Can police demand you unlock your phone if they want to examine it for evidence? Courts in different states have given different answers to this question, but New Jersey’s Supreme Court has ruled that the answer is yes. The court decided that a suspect can be forced to use his passcode to unlock his phone.

Despite the ruling coming from the state’s Supreme Court, however, that may not be the final, definitive answer …

ArsTechnica reports that the court rejected a 5th Amendment claim, that a suspect cannot be compelled to incriminate himself by using his passcode.

This case focuses on an allegedly corrupt cop named Robert Andrews. Andrews is a former Essex County Sheriff who allegedly tipped off a suspect named Quincy Lowery about a pending police investigation. Under police questioning, Lowery testified that Andrews had advised him to get a new phone to avoid a police wiretap. He also said Andrews helped Lowery identify an undercover police officer and an unmarked police vehicle. These allegations were corroborated by data from Lowery’s phone.

The police seized two iPhones belonging to Andrews, but investigators were unable to unlock them. Andrews refused to unlock the phones based on the Fifth Amendment, which protects against self-incrimination.

On Monday, the New Jersey Supreme Court rejected that Fifth Amendment claim.

However, the ruling suggests that the sheriff’s lawyer may simply have used the wrong argument.

The New Jersey Supreme Court points out that there’s a different constitutional provision that’s supposed to protect the privacy of people’s private data. That’s the Fourth Amendment, which protects “papers” against “unreasonable searches and seizures.” The New Jersey Supreme Court argues that focusing on the phone’s contents, rather than on the production of the passcode itself, “imports Fourth Amendment privacy principles into a Fifth Amendment inquiry.” If the police are engaging in improper fishing expeditions, the way to deal with that is by challenging the search warrant on Fourth Amendment grounds.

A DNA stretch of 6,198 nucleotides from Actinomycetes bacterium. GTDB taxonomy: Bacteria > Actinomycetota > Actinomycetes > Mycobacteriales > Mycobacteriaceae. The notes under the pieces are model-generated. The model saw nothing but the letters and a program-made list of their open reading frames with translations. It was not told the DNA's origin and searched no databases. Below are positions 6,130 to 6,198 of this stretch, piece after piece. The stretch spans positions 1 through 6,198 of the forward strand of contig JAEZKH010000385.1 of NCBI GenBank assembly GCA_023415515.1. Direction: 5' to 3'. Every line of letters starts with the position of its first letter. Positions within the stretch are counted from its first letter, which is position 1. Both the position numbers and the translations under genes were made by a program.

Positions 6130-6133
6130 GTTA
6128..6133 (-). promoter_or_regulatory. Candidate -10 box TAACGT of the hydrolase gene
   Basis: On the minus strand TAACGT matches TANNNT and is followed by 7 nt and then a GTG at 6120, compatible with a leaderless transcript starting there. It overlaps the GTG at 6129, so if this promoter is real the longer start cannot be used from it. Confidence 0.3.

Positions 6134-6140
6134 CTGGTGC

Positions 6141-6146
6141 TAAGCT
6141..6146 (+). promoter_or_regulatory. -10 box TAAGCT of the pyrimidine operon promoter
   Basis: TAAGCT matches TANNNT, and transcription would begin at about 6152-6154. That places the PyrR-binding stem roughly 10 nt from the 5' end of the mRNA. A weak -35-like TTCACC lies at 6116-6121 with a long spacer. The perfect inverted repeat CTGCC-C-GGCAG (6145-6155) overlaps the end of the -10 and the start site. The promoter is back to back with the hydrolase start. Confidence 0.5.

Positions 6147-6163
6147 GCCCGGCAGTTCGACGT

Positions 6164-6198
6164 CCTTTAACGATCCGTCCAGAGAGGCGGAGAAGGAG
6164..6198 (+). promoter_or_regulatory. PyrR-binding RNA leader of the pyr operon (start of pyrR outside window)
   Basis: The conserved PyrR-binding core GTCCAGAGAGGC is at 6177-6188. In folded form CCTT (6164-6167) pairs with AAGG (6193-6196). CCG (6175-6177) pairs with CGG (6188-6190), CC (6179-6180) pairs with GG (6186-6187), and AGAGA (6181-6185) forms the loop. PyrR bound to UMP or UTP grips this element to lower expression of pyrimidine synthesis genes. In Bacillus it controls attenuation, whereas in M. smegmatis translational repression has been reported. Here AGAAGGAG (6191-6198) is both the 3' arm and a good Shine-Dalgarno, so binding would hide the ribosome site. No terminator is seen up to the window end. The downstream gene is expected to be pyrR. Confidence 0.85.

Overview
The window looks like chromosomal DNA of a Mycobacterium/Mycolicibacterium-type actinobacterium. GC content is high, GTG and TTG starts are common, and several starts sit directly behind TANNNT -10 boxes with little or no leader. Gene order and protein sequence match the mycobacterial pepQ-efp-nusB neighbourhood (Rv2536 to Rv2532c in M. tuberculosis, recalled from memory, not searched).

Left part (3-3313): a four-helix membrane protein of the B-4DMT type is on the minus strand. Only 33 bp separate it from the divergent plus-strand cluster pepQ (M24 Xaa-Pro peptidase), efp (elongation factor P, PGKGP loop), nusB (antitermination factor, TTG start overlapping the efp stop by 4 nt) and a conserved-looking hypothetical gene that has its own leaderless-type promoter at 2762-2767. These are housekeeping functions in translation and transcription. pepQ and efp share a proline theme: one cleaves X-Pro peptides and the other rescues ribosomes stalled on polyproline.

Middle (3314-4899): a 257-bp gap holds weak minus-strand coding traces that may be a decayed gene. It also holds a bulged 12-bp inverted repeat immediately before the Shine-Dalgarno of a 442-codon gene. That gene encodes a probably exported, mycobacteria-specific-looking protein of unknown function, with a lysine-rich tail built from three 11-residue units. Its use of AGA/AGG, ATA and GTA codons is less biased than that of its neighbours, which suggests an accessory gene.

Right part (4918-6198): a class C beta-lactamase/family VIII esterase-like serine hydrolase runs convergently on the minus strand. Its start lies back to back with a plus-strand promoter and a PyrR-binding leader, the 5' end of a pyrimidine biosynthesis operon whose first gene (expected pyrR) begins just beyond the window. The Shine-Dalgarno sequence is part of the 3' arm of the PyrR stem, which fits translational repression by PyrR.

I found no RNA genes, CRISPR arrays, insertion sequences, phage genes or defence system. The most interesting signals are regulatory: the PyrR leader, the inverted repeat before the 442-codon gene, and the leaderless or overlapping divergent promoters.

In other words, the court didn’t accept this violated the suspect’s 5th Amendment rights, but it may well have ruled it violated his 4th Amendment rights had his lawyer made that argument. Since he didn’t, no ruling on that point was required.

We’ve seen different rulings on this in different states, in some cases deciding that protections which apply to passcodes don’t apply to biometric unlocking using either Touch ID or Face ID.

There have so far been inconsistent rulings on this issue in different states. Back in 2014, a Virginia court ruled that phone passcodes are protected by the 5th Amendment (though fingerprints aren’t). In 2016, a Florida court disagreed, ruling that a suspect must reveal his passcode. In 2017, a suspect was jailed for refusing to hand over his iPhone passcode.

There have also been inconsistent rulings when it comes to Touch ID and Face ID. Several court rulings have decided that a fingerprint is the equivalent of a safe key, and police are free to use a suspect’s fingerprint to unlock the device. However, a California court last year disagreed, saying that this was not permitted even with a warrant.

One court ruled that the FBI cannot even look at a suspect’s lock screen without a warrant.

As ArsTechnica says, this whole mess is really crying out for a US Supreme Court ruling to provide consistency across the country. Then when police demand you unlock your iPhone, you’ll know whether or not they have a right to do so.

Photo: Pxhere

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About the Author

Ben Lovejoy

Ben Lovejoy is a British technology writer and EU Editor for 9to5Mac. He’s known for his op-eds and diary pieces, exploring his experience of Apple products over time, for a more rounded review. He also writes fiction, with two technothriller novels, a couple of SF shorts and a rom-com!

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